Individual investors are not typically involved in the OTC derivatives market directly, but if you have invested in a mutual fund, unit investment trust, or other investment product, it is likely that some of your money is being used by your investment company in derivatives trading. That’s because, at a slowly increasing rate, many investment companies are beginning to include more strategies involving derivatives in their portfolio management techniques.
While this might initially seem like a dangerous strategy given today’s concerns about the risks associated with derivatives, investors do not necessarily need to be apprehensive. The fact is that, despite the potential for risk, there are several good reasons why investment managers choose to use derivatives.
To manage risk.
Derivatives may come with risks of their own, but conversely, they can also be highly effective tools for risk management. One of the most common ways in which derivatives are used for the purpose of risk management is “hedging,” or the strategic use of market instruments to offset the risk of potential adverse price movements. In other words, investors or funds hedge, or protect, one investment by making another. For example, a US-based manager of a portfolio with a number of international investments might choose to use derivatives to offset the potential risk of an adverse currency movement that would affect the US dollar value of the fund.
In this context, it is important not to confuse “hedging” with “hedge funds,” which are not authorized investment funds and thus can make freer use of sophisticated financial instruments and may leverage, or invest borrowed money, in order to increase returns. Such practices are not permitted for registered investment companies; their use of derivatives is subject to strict regulation. In fact, the Securities and Exchange Commission recently proposed a new rule to place tighter restrictions on the use of derivatives by registered investment companies.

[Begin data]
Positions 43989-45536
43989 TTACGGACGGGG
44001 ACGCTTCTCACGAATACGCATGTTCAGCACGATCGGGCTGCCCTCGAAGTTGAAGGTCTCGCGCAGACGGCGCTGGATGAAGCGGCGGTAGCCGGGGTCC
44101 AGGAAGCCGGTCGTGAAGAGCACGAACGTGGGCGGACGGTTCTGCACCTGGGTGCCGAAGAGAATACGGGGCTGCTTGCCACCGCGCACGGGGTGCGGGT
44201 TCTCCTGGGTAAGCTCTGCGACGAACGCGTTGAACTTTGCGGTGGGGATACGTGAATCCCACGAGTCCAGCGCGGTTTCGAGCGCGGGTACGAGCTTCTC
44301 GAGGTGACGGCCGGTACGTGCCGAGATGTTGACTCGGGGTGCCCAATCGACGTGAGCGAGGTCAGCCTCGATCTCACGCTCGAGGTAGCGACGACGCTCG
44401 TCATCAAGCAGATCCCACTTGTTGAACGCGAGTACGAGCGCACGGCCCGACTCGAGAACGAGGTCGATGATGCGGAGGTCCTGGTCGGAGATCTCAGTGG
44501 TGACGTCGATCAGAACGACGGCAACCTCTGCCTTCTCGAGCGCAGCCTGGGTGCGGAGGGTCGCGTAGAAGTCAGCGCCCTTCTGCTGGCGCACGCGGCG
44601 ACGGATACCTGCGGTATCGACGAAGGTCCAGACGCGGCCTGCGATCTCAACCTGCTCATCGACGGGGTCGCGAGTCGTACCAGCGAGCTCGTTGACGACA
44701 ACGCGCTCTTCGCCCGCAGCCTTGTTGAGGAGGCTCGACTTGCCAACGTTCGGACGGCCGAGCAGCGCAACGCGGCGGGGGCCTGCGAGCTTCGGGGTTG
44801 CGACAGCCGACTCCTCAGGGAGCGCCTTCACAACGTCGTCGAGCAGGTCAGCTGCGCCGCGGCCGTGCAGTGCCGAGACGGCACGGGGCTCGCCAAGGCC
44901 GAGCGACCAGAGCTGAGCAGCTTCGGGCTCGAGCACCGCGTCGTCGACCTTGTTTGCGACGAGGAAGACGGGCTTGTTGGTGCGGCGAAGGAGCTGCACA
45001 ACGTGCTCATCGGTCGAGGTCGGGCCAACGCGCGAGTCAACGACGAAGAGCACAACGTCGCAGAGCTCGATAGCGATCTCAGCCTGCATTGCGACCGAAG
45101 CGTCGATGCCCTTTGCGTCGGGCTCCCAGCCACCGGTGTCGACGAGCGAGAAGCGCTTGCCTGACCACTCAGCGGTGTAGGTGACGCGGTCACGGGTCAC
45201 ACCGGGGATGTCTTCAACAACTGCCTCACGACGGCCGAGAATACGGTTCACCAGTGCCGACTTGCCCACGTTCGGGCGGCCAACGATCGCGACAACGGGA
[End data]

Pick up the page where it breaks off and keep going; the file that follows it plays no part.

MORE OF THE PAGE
To reduce costs and allow greater flexibility.
One important advantage of derivatives is that they are often easier to buy and sell than the underlying holdings of an investment fund. Managers of funds that have large or illiquid share holdings, or tracker funds that must regularly change their portfolio mix in line with an index, usually find derivatives to be useful tools.
For example, if a manager plans to sell a share holding but is concerned that a lack of immediate buyers may result in a fall in the holding’s market price, a derivative (such as a put option) can be used to make the sale. This strategy allows the manager time to sell the shares gradually while still providing certainty about the ultimate sale price.
To generate investment returns.
Although investment funds cannot use derivatives as freely as unregistered entities such as hedge funds, investment managers do use derivatives to a certain extent to help meet investment objectives. For example, rather than holding shares or bonds directly, a manager may hold a derivative of a stock market index in order to gain the same potential return. To use derivatives in this way, an advanced risk measurement system must be in place to ensure that daily regulatory limits are not exceeded.
Managers can also make use of derivatives to “short” markets, bonds, or shares, therefore potentially enhancing returns when prices are falling. However, regulations do not permit authorized funds to physically sell shares short; furthermore, collateral must be arranged to protect the fund against the risk of counterparty default, and the amount of exposure to a single counterparty is strictly limited.
What should investors do before investing in a fund?
Despite the many regulations in place, no investment strategy is completely risk-free, and individual investors should be aware that there is no guarantee that the derivatives strategy of a mutual fund or other investment product will succeed. It is therefore important for investors to carefully consider their own financial circumstances and risk tolerance before investing in a fund. Likewise, it is very helpful to conduct further research into how exactly a fund in question uses derivatives: do they form a core part of the investment strategy, or are they used only on a limited basis? Typically, fund documents like a prospectus or a statement of additional information will provide both a summary and a detailed description of the fund’s investment strategies. Investors may also find it useful to meet with an investment advisor to learn more about a fund’s strategies, and about the processes and risk controls that are in place.